The Horizonal Sublime single work   criticism  
Issue Details: First known date: 2005 2005
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AbstractHistoryArchive Description

Discusses 'the ways in which the horizonal sublime, itself a post-colonial transformation of the Romantic view of place, has been transformed in contemporary writing'. (p.151)

Publication Details of Only Known VersionEarliest 2 Known Versions of

  • Appears in:
    y Antipodes The Sacred in Australian Literature vol. 19 no. 2 December 2005 Z1251555 2005 periodical issue 2005 pg. 141-151
    Note: Includes bibliography.

Works about this Work

‘Shapely Experience’ and the Limits of ‘Late Colonial Transcendentalism’ : The Portrait of the Artist as Soldier in Roger McDonald’s 1915 Christopher Lee , 2011 single work criticism
— Appears in: JASAL , vol. 11 no. 2 2011;
'This essay argues that Roger McDonald's debut novel 1915 represents a form of literary modernism which rejects the easy aesthetic comforts of 'late colonial transcendentalism' (17). McDonald presents an intricate -- we might even say ritualised -- pattern of subversive counterpoint to 'reveal and dramatise the failure of the subject to escape its own limits, and hence its own history' (McCann 155). The result is a highly self-conscious literary novel that seeks to reconcile the art of high modernism with a postcolonial practice interested in the consequences of public memory.' (Author's abstract)
Reading Post-Colonial Australia Bill Ashcroft , 2010 single work criticism
— Appears in: Postcolonial Issues in Australian Literature 2010; (p. 15-37)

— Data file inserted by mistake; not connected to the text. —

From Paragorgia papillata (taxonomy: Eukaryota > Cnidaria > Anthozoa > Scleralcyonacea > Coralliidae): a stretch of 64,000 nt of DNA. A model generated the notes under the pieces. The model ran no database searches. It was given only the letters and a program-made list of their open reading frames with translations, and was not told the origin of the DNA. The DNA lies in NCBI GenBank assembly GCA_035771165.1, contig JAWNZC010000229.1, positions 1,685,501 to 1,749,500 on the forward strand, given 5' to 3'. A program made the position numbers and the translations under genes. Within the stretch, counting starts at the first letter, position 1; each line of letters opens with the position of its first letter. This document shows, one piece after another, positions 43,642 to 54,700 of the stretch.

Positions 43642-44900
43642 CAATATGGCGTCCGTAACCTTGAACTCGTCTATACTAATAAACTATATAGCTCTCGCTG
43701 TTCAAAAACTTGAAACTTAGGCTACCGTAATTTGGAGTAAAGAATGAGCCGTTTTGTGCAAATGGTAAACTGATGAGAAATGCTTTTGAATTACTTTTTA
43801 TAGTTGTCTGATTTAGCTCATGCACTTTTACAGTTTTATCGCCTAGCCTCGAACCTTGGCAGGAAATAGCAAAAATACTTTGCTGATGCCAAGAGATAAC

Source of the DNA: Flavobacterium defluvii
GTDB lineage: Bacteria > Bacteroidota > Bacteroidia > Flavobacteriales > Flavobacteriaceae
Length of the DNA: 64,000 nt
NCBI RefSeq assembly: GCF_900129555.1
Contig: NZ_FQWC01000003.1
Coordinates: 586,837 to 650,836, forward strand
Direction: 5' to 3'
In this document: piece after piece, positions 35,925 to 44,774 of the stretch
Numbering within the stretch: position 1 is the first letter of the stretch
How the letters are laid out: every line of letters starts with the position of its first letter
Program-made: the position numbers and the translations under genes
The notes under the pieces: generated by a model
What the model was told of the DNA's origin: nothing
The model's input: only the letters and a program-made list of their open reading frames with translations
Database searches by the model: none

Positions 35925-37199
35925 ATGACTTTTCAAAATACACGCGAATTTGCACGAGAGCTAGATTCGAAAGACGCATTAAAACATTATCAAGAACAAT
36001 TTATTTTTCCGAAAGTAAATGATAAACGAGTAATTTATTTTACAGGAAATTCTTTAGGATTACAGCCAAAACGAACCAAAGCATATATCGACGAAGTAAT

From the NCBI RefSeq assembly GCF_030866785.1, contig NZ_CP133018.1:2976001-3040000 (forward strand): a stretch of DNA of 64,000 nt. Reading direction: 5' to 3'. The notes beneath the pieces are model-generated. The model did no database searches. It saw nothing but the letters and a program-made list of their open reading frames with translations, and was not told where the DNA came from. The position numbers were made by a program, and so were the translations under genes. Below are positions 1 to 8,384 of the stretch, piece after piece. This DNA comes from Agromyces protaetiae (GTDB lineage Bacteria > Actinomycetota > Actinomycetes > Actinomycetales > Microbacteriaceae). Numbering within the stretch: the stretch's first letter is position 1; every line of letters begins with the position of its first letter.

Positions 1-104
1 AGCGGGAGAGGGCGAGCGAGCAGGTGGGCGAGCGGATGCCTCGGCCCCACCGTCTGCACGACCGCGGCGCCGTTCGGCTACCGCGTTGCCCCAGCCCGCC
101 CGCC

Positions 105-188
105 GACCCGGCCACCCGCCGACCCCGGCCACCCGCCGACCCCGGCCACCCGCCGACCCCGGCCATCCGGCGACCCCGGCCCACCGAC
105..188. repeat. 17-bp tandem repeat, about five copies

The Unbearable (Im)Possibility of Belonging : Andrew McGahan’s The White Earth Martina Horakova , 2010 single work criticism
— Appears in: Postcolonial Issues in Australian Literature 2010; (p. 109-128)
This chapter explores ‘the ‘postcolonial uncertainty’ of settler belonging from the purely outsider’s perspective of someone who does not live in Australia but is nevertheless intrigued by the apparently disturbing dilemma of non-Indigenous Australians attempting to articulate a fulfilling relationship to their land.’ (p 110)
Reading Post-Colonial Australia Bill Ashcroft , 2010 single work criticism
— Appears in: Postcolonial Issues in Australian Literature 2010; (p. 15-37)
The Unbearable (Im)Possibility of Belonging : Andrew McGahan’s The White Earth Martina Horakova , 2010 single work criticism
— Appears in: Postcolonial Issues in Australian Literature 2010; (p. 109-128)
This chapter explores ‘the ‘postcolonial uncertainty’ of settler belonging from the purely outsider’s perspective of someone who does not live in Australia but is nevertheless intrigued by the apparently disturbing dilemma of non-Indigenous Australians attempting to articulate a fulfilling relationship to their land.’ (p 110)
‘Shapely Experience’ and the Limits of ‘Late Colonial Transcendentalism’ : The Portrait of the Artist as Soldier in Roger McDonald’s 1915 Christopher Lee , 2011 single work criticism
— Appears in: JASAL , vol. 11 no. 2 2011;
'This essay argues that Roger McDonald's debut novel 1915 represents a form of literary modernism which rejects the easy aesthetic comforts of 'late colonial transcendentalism' (17). McDonald presents an intricate -- we might even say ritualised -- pattern of subversive counterpoint to 'reveal and dramatise the failure of the subject to escape its own limits, and hence its own history' (McCann 155). The result is a highly self-conscious literary novel that seeks to reconcile the art of high modernism with a postcolonial practice interested in the consequences of public memory.' (Author's abstract)
Last amended 4 Apr 2006 17:34:18
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